A mock-up is a working model (often full-size) of a design that can be evaluated and tested


2:1 - twice full size, used for small objects, eg earrings

1:1 - actual size, used for handheld objects, eg phones

1:2 - half size, eg laptops

1:10 - eg used for furniture

1:100 - eg used for a house

1:500 - eg used for a sports stadium

Target marketing is aiming a product to be sold at a specific group of people (eg laptops sold for students who need a portable ICT solution)

Gap in the market identification is used to promote a product that does something which isn’t already being done (eg the iPod) Sketching

[Be able to draw 2D / 3D freehand drawings using crating techniques / grids and underlays] Enhancement

[Be able to colour in to add visual impact] [Be able to texturally represent different materials and surfaces] [Understand contrasting, complementary, harmonising and monochromatic colour in terms of the colour wheel] Colour separation in commercial application is the process where the original image is separated into the four process colours (CMYK) by a computer program


CAD - used for developing ideas using computers (eg ProDesktop and 2D Design) to save time and money, and to give an impression of what the product will be like in 360 degrees

Typography - font is a specific letter type (Times New Roman 12pt Bold, typeface is a style of text (Trebuchet MS) Serif / sans serif, kerning (letter spacing)

Never use Comic Sans!

Encapsulation protects a printed product by encasing it by a thin layer of plastic on both sides by using heat, providing a high gloss finish and a wipe-off surface

Pictorial Drawings

[Be able to one-point and two-point perspective and isometric sketches] Working Drawings

[Be able to understand third AOP drawings, exploded / sectional drawings / site plans and maps]

Surface Developments (Nets)

[Understand how 3D containers are manufactured from nets, often with CAD/CAM]

Information Drawings

Data can be represented graphically in 2D or 3D bar and pie charts, line graphs, and pictographs Signs give instructions or warnings (eg road signs) and may include a symbol to help communicate information - they should be eye-catching and easy to understand, such as pictograms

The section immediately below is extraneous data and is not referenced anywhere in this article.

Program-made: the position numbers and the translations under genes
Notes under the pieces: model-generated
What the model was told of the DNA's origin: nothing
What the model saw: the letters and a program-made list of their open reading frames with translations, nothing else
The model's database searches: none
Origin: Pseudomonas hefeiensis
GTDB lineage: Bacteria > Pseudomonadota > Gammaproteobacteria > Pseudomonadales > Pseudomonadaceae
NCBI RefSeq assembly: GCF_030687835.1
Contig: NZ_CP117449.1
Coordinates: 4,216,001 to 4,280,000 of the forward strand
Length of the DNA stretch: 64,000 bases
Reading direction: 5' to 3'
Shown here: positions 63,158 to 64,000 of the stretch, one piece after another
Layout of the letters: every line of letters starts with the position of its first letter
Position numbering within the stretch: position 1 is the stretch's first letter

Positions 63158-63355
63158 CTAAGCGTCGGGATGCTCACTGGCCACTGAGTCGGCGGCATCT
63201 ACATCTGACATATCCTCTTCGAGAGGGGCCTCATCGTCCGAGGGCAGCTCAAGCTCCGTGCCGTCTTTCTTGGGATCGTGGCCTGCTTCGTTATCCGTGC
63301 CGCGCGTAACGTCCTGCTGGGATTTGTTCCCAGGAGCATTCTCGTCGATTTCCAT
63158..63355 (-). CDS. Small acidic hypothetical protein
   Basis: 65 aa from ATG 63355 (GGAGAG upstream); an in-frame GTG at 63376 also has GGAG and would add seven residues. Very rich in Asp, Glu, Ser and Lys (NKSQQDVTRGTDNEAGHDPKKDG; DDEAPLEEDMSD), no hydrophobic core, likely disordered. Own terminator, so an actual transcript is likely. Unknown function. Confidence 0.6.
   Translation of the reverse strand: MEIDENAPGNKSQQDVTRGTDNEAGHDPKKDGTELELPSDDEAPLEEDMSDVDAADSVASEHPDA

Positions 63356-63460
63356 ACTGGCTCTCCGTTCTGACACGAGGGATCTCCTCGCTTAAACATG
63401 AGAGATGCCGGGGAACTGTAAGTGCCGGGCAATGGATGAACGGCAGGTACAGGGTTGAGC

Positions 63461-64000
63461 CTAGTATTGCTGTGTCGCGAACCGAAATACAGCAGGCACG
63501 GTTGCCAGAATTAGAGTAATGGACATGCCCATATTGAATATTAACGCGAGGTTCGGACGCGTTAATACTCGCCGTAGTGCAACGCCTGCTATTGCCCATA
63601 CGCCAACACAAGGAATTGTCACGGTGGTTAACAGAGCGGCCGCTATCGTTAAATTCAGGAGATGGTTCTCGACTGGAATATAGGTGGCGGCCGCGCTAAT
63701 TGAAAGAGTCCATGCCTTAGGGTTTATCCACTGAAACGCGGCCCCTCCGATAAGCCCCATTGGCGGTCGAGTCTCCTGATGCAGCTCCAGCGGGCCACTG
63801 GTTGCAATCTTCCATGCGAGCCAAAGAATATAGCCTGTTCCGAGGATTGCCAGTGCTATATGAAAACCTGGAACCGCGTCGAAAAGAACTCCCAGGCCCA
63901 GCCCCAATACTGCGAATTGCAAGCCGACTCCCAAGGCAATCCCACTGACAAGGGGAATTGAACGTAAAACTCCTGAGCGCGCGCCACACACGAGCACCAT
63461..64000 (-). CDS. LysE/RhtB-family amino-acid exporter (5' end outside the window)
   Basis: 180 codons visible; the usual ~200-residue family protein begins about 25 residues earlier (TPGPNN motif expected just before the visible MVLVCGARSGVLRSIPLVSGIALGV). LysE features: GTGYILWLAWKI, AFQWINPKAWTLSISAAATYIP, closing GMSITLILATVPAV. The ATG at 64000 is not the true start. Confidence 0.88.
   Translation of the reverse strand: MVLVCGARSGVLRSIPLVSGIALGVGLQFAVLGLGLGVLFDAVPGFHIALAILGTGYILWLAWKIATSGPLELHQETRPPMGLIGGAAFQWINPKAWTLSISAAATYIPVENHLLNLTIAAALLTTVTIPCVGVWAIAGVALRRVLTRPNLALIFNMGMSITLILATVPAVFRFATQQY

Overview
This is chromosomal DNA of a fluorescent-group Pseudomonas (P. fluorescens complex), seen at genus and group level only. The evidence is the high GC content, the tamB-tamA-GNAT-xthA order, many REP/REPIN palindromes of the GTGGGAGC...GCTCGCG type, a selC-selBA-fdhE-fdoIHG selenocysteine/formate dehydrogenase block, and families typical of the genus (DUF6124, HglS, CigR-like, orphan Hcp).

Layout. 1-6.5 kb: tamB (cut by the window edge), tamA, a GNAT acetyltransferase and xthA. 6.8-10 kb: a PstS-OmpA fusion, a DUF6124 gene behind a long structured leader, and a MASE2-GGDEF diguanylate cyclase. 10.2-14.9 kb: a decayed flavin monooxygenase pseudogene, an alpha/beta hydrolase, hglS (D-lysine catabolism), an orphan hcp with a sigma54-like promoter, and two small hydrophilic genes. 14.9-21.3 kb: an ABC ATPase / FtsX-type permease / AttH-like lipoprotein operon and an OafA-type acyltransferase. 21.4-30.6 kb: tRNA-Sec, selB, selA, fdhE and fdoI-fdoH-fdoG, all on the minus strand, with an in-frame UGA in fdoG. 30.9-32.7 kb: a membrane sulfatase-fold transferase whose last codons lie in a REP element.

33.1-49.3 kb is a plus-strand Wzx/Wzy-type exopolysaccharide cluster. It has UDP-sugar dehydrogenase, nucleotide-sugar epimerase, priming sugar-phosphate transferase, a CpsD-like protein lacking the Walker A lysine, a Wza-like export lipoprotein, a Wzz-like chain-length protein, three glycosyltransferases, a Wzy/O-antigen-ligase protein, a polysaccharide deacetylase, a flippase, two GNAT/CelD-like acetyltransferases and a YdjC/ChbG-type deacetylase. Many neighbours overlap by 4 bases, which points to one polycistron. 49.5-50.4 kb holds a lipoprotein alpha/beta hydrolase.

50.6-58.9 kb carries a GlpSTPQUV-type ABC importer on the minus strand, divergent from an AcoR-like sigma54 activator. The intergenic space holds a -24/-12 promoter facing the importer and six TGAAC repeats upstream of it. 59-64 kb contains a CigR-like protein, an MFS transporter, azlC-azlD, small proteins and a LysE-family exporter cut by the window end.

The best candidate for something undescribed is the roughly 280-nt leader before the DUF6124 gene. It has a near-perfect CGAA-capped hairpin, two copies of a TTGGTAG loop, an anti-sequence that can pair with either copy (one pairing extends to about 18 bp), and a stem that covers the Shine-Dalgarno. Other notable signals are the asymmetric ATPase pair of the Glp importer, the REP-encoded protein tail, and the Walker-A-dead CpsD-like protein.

Labels are attached to products and convey information (eg it is a legal requirement to include ingredients, weight, and allergy advice on food packaging)

Symbols are visual devices used to communicate

Ideograms are pictorial symbols used to convey a message

Pictograms are simple ideograms without language that are used in public places

Flowchart symbols

Terminal = rounded rectangle

Process = sharp rectangle

Decision = diamond

Input/Output = parallelogram

Feedback loops show where to go back to if necessary

A sequential illustration is a series of drawings that show the steops in the process of making something (eg LEGO building instructions, Ikea furnitre)

Schematic maps show the connection between places but not the distances or geographical locations (eg London Tube Map)

Paper and Card Engineering

Products and Applications

A product lifecycle is the stages that a product goes through when it goes on sale

Introduction - usually slow sales at launch, and high costs from developing and advertising the new product, hence profits are low

Growth - the product’s popularity increases, so profit is boosted

Maturity - demand hits a peak because most who will buy the product have done so, (so profit peaks) and competitors launch their products

Decline - sales slow down and profits reduce